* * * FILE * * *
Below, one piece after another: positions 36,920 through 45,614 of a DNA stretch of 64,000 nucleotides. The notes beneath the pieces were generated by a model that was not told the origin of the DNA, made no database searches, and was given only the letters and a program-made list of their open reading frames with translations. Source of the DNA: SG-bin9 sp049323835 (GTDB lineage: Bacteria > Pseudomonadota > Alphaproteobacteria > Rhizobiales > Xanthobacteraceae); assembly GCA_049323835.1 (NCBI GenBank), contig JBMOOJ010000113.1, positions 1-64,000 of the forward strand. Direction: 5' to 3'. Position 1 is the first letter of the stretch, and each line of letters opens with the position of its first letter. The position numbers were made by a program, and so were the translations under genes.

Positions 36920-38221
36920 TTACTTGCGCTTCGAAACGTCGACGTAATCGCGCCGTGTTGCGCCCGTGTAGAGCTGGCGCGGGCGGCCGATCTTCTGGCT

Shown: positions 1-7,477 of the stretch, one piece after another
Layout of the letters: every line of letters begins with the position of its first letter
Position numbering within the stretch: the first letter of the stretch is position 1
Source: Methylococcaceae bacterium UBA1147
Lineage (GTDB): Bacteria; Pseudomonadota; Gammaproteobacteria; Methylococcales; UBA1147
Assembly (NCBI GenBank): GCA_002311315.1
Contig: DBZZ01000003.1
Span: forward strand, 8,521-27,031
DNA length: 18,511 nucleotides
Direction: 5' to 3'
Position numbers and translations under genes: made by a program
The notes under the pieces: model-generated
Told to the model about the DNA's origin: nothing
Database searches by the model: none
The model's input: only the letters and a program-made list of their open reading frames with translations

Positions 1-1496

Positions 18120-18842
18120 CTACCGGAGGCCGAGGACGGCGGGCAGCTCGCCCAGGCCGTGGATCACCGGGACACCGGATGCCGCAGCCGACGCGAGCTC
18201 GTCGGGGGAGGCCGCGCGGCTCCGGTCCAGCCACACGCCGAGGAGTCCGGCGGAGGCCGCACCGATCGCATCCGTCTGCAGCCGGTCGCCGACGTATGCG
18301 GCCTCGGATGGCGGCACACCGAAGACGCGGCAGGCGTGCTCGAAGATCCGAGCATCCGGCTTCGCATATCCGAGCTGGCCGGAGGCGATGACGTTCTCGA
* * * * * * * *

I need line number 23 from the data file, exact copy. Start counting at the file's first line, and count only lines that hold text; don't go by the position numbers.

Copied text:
18301 GCCTCGGATGGCGGCACACCGAAGACGCGGCAGGCGTGCTCGAAGATCCGAGCATCCGGCTTCGCATATCCGAGCTGGCCGGAGGCGATGACGTTCTCGA